He was, however, interested in community affairs. This is clear from his presidency of the Deddington Volunteer Fire Brigade, which stabled its engine under the Town Hall, ready to steam into action. He was also Chairman of the Committee dedicated to raising a memorial to the village dead after the Great War, a long drawn-out and difficult process which finally succeeded in building the memorial around which the parish continues to gather on each Remembrance Sunday.

As well as eschewing mains electricity, he clearly remained attached to traditional forms of transport. His obituary mentions his last outing in his pony and trap, and a decade or so ago I met an old gentleman in Deddington churchyard on market day, who was paying his respects to his forebears interred there. We got chatting and he asked me where I lived. I told him “Leaden Porch”and he said he remembered Mr Millington, who used to live there when he was a boy, recalling that: “He used to ride a grey cob with a docked tail.” 

It sounds a good life, and an especially enviable death. To be fit enough to drive around one’s own farm at the age of 86, and to die there peacefully in your sleep, seems a consummation devoutly to be wished.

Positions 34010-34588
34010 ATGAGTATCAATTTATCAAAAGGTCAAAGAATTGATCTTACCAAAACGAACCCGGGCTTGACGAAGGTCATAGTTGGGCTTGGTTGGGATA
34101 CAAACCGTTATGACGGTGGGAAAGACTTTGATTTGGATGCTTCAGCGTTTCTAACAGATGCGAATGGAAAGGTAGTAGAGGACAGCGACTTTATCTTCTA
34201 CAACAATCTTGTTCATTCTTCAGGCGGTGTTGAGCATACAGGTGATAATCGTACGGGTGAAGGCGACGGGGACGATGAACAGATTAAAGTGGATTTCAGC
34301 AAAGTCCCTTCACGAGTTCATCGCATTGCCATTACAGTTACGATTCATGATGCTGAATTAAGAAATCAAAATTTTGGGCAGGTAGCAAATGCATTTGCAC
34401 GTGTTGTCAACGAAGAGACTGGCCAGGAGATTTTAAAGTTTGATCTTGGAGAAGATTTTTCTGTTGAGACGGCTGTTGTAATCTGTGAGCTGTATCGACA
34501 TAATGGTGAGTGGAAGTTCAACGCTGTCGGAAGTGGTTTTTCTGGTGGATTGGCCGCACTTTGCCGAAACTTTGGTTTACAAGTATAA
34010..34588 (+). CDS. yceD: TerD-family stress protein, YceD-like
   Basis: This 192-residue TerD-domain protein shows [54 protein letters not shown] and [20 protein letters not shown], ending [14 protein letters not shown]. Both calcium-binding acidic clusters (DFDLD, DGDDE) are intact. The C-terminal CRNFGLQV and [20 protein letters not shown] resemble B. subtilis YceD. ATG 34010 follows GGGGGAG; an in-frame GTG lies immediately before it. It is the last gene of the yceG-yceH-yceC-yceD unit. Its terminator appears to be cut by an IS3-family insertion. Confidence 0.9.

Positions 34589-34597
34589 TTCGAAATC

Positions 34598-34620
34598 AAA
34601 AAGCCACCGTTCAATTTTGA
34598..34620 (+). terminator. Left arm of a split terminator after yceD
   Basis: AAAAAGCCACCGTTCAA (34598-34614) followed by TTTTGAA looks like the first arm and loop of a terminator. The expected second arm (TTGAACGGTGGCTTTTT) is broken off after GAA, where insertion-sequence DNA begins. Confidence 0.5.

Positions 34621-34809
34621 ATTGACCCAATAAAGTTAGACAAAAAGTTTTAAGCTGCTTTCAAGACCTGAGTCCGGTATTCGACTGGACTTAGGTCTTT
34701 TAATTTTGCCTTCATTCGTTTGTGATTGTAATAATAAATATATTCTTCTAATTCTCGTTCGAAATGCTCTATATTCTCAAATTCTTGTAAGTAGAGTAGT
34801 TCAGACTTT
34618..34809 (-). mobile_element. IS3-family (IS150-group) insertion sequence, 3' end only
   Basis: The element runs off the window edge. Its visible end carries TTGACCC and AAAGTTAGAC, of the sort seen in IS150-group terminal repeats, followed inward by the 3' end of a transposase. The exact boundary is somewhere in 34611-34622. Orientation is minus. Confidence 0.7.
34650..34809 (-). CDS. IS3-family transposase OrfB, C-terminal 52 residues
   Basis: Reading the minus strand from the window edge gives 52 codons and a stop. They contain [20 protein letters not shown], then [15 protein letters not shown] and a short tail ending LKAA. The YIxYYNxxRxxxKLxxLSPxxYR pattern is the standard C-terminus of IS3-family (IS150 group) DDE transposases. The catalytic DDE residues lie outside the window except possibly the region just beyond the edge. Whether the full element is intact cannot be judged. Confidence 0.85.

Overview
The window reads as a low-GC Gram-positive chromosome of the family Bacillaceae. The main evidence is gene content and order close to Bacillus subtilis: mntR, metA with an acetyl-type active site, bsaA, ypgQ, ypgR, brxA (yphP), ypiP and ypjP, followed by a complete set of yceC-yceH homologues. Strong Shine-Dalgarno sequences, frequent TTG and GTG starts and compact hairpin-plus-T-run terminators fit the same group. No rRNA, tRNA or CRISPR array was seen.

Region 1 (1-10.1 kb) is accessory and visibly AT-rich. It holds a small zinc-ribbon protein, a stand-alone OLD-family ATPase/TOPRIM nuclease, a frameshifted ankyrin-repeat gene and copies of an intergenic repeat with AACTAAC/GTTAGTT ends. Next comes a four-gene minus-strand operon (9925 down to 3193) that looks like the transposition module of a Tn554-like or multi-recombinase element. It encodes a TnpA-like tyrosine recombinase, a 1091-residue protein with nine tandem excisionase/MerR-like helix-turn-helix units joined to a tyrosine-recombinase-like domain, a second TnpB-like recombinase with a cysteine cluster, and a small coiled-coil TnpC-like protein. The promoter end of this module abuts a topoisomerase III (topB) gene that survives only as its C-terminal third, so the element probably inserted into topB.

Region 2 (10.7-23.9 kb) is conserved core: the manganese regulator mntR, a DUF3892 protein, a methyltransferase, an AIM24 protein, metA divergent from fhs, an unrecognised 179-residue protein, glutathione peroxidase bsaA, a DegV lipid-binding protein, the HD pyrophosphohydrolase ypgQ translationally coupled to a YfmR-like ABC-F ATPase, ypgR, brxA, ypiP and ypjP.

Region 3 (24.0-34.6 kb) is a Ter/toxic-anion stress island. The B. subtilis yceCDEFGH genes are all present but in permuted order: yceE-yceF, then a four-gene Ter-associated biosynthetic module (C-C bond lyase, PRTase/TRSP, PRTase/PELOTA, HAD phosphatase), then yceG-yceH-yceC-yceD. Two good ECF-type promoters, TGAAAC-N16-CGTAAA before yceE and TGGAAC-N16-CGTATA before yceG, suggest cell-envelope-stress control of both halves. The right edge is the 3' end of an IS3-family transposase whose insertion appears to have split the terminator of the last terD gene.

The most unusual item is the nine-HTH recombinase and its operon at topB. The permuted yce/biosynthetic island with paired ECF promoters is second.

Chairman of the Deddington War Memorial Committee

The following is an extract from Rob Forsyth's story of Deddington’s War Memorial .

The idea for our War Memorial was first raised in May 1919 and a committee was soon formed chaired by Mr Bryan Millington who was a well-to-do farmer living  at Leaden Porch on New Street.

There is a personal connection here. Bryan’s next-door neighbours and good  friends  were Richard Bull the village Vet and his family living in what is now our house - The Stile House. Their son Reginald had been killed in action on 1 November 2018 only 10 days before the Armistice. This may well have been why Bryan took on the Chairmanship of what proved to be a less than happy task. A memorial to Reginald is on the North wall above the crosses